STEAM: Comparative evaluation of Spatial-Temporal Exposure Assessment Methods for estimating the health effects of air pollution

STEAM is led by King's College London. St George's University of London, Imperial College, the National and Kapodistrian University of Athens and Prof. Joel Schwartz from Harvard University are Partners. Thus, to achieve its objectives STEAM takes advantage of the expertise and synergies within the MRC Centre for Environment and Health (Imperial College, King's College London, St George's and Public Health England) and draws upon the expertise of pioneering international groups.

Background and Objectives

The investigation of health effects of exposure to air pollution has, in the past, relied on measurements of air pollutants concentrations by fixed monitoring sites. Did these represent well the population exposure and the variability between individual exposures? Certainly, the representation was suboptimal...More recently, the development of models has attempted to improve exposure assessment and enabled the investigation of a broader range of pollutants. However, several types of models have been developed which vary both in the scientific methods and in the details and no systematic validation and comparison of their performance has been undertaken.
The FIRST OBJECTIVE OF STEAM addresses the systematic comparison of various modelling methods and the development of the best models to address the issues related to estimating the effects of air pollution on health. The project will include ambient particulate matter of different sizes (PM10, PM2.5) and gaseous pollutants (NO2, O3). Studies have linked long- and short-term outdoor air pollution exposures to increased risks of death and morbidity. The design of studies assessing acute effects and that of studies assessing chronic effects differ with the former exploiting the temporal variability in pollution concentrations and the latter exploiting spatial heterogeneity in annual air pollution concentrations. How do these adverse health effects overlap and compare in significance and magnitude?
Our models will provide spatially and temporally (daily) resolved estimates of pollutant concentrations to enable, as SECOND OBJECTIVE, an integrated assessment of health effects arising from both long- and short-term exposures to the above pollutants. The models rely on expensive and technically demanding measurements to test their validity and robustness. But how many measurements are really adequate?
STEAM, as a THIRD OBJECTIVE, will use the London area extensive monitoring system to test how many monitors would be adequate to support a model that takes advantage of many sources of information (such as satellite, land use, traffic data) and thus provide valuable knowledge for planning surveillance systems in other parts of the world.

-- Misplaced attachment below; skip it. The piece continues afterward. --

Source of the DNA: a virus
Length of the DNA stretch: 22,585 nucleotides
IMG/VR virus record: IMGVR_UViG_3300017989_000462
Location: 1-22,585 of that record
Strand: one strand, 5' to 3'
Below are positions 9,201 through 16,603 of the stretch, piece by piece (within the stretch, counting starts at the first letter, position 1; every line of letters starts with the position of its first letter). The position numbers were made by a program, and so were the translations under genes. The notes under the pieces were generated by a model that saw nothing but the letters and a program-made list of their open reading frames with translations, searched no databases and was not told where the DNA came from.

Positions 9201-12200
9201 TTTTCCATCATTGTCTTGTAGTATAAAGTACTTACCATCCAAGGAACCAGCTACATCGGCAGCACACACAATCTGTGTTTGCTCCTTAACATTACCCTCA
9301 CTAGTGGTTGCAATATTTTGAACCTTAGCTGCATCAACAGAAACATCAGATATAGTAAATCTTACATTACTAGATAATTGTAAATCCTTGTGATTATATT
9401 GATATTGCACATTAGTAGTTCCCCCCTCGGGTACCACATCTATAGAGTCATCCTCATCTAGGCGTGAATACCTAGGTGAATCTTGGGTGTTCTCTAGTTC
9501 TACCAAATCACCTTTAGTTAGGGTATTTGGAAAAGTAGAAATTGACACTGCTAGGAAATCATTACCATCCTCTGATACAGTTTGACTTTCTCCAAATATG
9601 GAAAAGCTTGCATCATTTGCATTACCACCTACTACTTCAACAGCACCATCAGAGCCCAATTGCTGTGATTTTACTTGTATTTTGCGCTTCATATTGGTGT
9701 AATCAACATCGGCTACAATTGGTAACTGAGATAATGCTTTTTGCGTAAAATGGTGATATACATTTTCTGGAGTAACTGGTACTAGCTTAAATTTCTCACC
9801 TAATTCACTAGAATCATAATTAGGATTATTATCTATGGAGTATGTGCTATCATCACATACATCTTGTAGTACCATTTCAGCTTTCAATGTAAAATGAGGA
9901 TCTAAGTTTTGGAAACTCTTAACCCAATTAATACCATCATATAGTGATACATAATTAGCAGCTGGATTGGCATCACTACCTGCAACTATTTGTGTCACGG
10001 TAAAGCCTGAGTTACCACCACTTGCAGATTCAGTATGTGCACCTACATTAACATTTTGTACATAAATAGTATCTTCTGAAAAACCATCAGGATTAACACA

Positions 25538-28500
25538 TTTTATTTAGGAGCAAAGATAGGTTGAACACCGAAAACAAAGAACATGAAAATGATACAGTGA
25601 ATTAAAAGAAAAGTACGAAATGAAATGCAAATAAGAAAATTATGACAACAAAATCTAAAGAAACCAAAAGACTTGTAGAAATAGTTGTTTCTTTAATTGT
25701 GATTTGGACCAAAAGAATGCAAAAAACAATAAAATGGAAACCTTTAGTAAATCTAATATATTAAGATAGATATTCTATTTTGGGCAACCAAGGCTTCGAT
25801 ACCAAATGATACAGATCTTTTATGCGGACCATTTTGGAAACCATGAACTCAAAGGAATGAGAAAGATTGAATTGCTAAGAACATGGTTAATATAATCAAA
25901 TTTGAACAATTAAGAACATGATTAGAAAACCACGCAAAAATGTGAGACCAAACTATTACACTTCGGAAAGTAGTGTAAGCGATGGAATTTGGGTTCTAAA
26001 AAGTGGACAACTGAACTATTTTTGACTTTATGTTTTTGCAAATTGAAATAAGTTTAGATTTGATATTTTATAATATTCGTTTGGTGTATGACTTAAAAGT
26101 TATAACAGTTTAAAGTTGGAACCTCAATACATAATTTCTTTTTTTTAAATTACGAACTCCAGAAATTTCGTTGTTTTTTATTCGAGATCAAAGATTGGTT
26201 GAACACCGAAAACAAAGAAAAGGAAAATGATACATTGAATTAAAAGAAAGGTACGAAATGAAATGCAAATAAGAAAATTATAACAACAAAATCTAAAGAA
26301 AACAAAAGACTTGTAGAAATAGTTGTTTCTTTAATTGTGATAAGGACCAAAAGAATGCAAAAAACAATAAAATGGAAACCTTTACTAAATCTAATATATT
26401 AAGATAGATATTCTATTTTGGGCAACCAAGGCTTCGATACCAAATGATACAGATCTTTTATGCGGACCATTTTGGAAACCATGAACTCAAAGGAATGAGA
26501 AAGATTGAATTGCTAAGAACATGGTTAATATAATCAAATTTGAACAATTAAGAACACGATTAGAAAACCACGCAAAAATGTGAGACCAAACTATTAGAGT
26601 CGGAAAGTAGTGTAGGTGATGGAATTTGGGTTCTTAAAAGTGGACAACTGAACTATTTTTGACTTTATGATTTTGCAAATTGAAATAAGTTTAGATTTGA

Methods and implications

STEAM will include the development and validation of dispersion models, statistical models (termed "Land Use Regression" models) and models using information from remote sensing to compare and combine modeling approaches. For this purpose, it will use simulated data (where the "real" effect of short and long-term air pollution is known) and data from real health data bases. Through these methods it aims to provide information on:
1. the advantages and disadvantages of each exposure model to inform both model choice and the optimum extent and density of monitoring systems. 2. the simultaneous estimation of the effects of short and long-term exposures to serve as a basis for the balance between emergency short-term action and long-term pollution management interventions. 3. the development of modelling in areas of Europe and the World where monitoring is not so dense. 4. the comparative importance of short vs long-term effects.

Stakeholder involvement

STEAM is inviting stakeholders to express their views on the scope and usefulness of the project and contribute their ideas and suggestions

Study outputs

Within the STEAM project we used a machine learning method to enhance the PM2.5 data base of daily values. This was done by modelling relationships between PM10 and PM2.5 where both pollutants were measured, then utilizing this relationship to ‘convert’ the more widespread PM10 measurements to derived PM2.5. A full explanation of the methodology is included here. We think that this enhanced data base may be useful for other researchers or policy makers. If you are interested in using it please send a request, briefly explaining your objectives to or

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